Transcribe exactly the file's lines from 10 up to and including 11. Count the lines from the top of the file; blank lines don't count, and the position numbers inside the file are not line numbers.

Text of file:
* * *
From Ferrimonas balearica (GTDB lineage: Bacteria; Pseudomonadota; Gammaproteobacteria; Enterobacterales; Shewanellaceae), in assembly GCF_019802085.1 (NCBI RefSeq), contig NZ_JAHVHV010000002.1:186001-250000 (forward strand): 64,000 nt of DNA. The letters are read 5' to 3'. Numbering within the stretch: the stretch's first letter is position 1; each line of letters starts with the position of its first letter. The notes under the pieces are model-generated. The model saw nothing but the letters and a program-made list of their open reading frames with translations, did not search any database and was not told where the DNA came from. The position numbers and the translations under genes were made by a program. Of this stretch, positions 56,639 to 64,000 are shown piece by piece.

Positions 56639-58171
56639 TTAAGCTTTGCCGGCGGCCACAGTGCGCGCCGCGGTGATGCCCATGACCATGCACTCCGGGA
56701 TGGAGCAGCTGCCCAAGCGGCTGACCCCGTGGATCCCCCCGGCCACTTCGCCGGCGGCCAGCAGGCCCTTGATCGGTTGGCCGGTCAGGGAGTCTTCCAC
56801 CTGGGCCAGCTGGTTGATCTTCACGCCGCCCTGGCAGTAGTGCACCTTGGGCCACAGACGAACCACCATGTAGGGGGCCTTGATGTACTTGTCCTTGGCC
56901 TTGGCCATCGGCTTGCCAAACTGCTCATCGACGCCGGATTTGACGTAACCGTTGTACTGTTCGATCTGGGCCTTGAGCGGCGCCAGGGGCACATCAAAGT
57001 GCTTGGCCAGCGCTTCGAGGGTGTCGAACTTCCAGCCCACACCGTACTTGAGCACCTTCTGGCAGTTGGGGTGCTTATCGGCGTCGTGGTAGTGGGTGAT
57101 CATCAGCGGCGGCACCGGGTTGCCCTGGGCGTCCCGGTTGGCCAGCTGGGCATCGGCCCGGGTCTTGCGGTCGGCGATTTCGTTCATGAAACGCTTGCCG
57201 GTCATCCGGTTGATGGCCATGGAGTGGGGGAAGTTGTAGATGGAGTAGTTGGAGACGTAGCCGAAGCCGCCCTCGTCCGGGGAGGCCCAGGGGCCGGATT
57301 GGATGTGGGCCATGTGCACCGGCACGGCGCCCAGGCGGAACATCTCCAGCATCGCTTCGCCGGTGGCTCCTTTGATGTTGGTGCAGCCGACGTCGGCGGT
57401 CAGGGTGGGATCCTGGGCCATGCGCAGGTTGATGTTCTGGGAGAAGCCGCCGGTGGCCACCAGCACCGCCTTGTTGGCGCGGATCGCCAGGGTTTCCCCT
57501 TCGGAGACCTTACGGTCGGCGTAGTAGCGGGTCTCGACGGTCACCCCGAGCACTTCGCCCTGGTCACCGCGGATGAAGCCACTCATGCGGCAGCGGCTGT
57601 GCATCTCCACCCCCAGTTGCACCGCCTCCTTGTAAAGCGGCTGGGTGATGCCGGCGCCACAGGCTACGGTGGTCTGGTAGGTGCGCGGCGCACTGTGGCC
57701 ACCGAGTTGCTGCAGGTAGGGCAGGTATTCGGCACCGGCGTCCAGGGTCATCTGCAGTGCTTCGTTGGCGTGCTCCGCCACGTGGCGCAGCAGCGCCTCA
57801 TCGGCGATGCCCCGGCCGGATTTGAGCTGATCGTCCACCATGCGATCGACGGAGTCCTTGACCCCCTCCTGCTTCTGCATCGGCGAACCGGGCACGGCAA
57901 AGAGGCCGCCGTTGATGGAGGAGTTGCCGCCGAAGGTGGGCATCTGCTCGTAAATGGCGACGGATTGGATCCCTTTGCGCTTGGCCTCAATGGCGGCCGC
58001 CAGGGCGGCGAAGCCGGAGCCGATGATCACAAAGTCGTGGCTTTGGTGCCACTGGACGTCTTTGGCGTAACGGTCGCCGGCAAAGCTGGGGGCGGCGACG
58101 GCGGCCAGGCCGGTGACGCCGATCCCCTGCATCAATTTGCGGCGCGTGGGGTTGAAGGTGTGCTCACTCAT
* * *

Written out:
57301 GGATGTGGGCCATGTGCACCGGCACGGCGCCCAGGCGGAACATCTCCAGCATCGCTTCGCCGGTGGCTCCTTTGATGTTGGTGCAGCCGACGTCGGCGGT
57401 CAGGGTGGGATCCTGGGCCATGCGCAGGTTGATGTTCTGGGAGAAGCCGCCGGTGGCCACCAGCACCGCCTTGTTGGCGCGGATCGCCAGGGTTTCCCCT